It’s time to get growing
Think tomatoes Growing your own tomatoes from seed is economical if you want to grow many different varieties, or if you’ve saved your seed from last year’s fruit. They do, however, need a little molly-coddling. Sow tomato seeds in plastic seed trays or small individual pots filled with sterile seed-raising mix. Don’t sow too deep – a light (1-2mm) sprinkle of seed-raising over the top is sufficient. Ensure the mix is moist, but not waterlogged, and cover with a plastic sheet or bag. This traps the humidity to speed up sprouting. Place the trays or pots in a warm spot, such as inside a hot water cupboard. As soon as you see signs of germination, remove the plastic and move the pots into a brightly lit location indoors, such as a sunny windowsill. They need as much natural light as possible or they’ll grow tall and spindly (leggy). Once they are 3-5cm tall, move them under a cloche or to a tunnelhouse for better light. The seedlings will need repotting into larger pots of potting mix after a month. They will be ready to transplant at Labour Weekend.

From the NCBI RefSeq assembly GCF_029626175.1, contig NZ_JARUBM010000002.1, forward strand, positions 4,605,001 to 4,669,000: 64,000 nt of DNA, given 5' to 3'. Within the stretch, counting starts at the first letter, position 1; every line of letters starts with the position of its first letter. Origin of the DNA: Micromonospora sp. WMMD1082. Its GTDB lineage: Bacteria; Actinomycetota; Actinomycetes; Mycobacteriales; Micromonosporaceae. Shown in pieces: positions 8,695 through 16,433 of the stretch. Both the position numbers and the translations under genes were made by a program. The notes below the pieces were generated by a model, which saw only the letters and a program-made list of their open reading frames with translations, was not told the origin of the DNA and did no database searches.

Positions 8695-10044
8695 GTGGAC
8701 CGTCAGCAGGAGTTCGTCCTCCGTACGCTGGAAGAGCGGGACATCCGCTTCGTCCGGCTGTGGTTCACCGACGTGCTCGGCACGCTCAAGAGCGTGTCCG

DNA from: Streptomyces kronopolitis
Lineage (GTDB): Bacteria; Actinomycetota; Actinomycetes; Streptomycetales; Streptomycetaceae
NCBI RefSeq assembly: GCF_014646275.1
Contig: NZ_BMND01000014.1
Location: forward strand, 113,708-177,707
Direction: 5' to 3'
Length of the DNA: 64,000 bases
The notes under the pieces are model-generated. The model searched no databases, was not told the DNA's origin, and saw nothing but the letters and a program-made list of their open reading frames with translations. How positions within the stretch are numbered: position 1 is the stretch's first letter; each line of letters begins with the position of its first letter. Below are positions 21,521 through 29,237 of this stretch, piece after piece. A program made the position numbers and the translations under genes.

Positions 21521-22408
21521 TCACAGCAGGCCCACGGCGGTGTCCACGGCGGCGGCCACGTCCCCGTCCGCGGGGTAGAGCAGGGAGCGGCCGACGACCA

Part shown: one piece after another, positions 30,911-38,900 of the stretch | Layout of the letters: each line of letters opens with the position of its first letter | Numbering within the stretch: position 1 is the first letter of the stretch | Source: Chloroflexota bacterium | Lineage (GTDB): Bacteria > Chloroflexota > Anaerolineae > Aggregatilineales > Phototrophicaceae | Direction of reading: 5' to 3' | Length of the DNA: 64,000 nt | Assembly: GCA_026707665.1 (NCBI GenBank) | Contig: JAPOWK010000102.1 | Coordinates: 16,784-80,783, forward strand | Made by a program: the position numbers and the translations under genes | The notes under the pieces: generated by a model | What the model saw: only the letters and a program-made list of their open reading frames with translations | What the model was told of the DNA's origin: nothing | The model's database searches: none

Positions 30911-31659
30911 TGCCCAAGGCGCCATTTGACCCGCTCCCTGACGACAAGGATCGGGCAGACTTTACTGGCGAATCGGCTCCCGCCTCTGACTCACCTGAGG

Weed and feed strawberries The first strawberries will be ripe in a few weeks, so spend some time this weekend tidying up established strawberry beds. Weed (carefully) around your plants. Do this with a hand-held trowel or fork rather than a push hoe or spade, as strawberries have wide spreading roots that are easily damaged when you’re yanking out competing weeds. Once the weeds are all cleared, lightly water in fertiliser. You can use any general purpose NPK fertiliser, because strawberries are vigorous growers with a general hunger for nitrogen as well as the potassium in a specialist fruit fertiliser such as Daltons Strawberry Fert or a tomato fertiliser. The final step is to lay mulch or straw over the bare soil around your plants to suppress weed growth and keep the developing fruit clear of the soil. Get your bird covers sorted now too. Plastic netting does the trick.
Sow or transplant spinach Although it’s officially spring, we have a wee way to go yet before our vege gardens are back into harvest mode. Bridge the gap between the last winter brassicas and the first summer salad greens with spinach, silverbeet or colourful Swiss chard. Plant a row of spinach (or the mild ‘Perpetual’ variety of silverbeet), under a cloche or plastic-covered grow tunnel to cut the growing time from plot to plate.
Tomatoes will be ready for transplanting into the garden at Labour Weekend.